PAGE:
Written by Ionel Zamfir
To date, the United States has been a world leader in admitting people fleeing conflicts and persecution to settle on its territory. However, the nation wants to choose who it admits as a refugee. While refugees resettled by the US government enjoy generous support, asylum-seekers coming to the country on their own initiative risk facing tougher treatment.
Since its earliest days, the US has provided a safe haven for people fleeing danger and persecution. The first refugee legislation was enacted in 1948, to regulate the admission of Europeans displaced by war. Later laws allowed the admission of persons fleeing communism in Europe, Asia and Cuba. After the fall of Saigon in 1975, the USA resettled hundreds of thousands of Indochinese refugees who feared persecution from the victorious communists. Based on this experience, the Refugee Act was adopted in 1980; and is the legal basis of refugee admission to the USA to this day. This legislation incorporates the definition of a refugee from the Geneva Convention, it introduces a systematic yearly process for adjusting refugee admissions ceilings, authorises the granting of political asylum to refugees already present on US soil and provides assistance for those resettled. Since its enactment in 1980, it has provided protection to over 3 million refugees; annual admissions have ranged from a high of 207 116 in 1980, to a low of 27 100 the year following the 11 September 2001 attacks. Although hailed a success, US refugee policy is sometimes seen with mistrust by public opinion. In the US context, it is important to distinguish between ‘refugees’ and ‘asylum-seekers’ (usually called ‘asylees‘). The two categories are closely related and the main distinction refers to the location where a person requests protection: outside the USA in the case of ‘refugees’, at the US border or in the USA for asylum-seekers. To be granted protection, both must fulfil Geneva Convention criteria.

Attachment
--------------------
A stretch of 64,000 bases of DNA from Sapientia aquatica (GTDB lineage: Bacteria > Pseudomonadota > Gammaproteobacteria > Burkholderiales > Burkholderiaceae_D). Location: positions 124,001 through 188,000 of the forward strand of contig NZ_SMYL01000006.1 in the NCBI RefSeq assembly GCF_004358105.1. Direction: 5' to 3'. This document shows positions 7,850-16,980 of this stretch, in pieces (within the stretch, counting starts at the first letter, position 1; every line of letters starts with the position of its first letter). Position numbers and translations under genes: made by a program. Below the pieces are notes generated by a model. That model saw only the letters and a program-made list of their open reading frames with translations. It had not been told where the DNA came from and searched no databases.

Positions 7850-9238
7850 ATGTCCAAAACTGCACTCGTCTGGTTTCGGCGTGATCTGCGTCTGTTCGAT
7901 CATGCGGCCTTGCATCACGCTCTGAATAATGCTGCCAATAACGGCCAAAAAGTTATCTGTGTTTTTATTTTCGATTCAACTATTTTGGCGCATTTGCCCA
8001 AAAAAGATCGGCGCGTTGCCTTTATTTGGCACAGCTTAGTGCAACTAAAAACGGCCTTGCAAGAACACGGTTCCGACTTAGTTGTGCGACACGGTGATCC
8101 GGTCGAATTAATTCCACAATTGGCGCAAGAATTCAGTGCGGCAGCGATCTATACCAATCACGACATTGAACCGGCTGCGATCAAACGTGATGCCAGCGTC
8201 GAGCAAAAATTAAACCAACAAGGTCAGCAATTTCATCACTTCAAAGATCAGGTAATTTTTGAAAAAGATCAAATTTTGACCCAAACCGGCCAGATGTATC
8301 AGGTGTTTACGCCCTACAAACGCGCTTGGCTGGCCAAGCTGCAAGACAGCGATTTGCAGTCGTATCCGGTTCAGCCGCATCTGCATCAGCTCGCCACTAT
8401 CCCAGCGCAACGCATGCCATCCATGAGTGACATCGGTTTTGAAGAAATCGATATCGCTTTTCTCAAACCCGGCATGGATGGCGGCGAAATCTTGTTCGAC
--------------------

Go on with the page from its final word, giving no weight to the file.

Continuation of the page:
According to Act 208 of the Immigration and Nationality Act (INA), any foreigner physically present in the USA or arriving at the border can apply for asylum (in this case asylum is called affirmative), unless the person can be removed to a safe third country (currently the USA has a safe third country agreement with Canada). Individuals present in the USA can apply during their first year of stay or when new circumstances arise in their home country causing them to fear persecution. US legislation also allows irregular migrants apprehended for illegal presence in the country to apply for asylum while in detention (in this case the asylum is termed defensive). The decision to grant asylum can be taken either by the United States Citizenship and Immigration Services (USCIS) or an immigration judge, depending on the case type. In the case of affirmative asylum lodged in the country, asylum may be granted by USCIS on the basis of an interview, but also by an immigration judge if refused by USCIS. In the other cases, a judicial decision is necessary, but for asylum-seekers at, or apprehended close to, the border, it has become increasingly difficult to have their case heard by a judge. In such cases, immigration officers can decide on a summary removal if an interview with the asylum-seeker proves that their fear of persecution is not credible. Since February 2014, the guidelines for assessing the admissibility of asylum claims based on credible fear of persecution have been toughened, departing from the US Supreme Court position on the issue. Even when the asylum claim arrives before a judge, there has been criticism that the judicial asylum-adjudication process in the USA is arbitrary (likened to ‘roulette‘), as there are big disparities among states, courts and even individual judges in the number of asylum claims accepted. Asylum-seekers also face other hurdles: the most important of which is detention.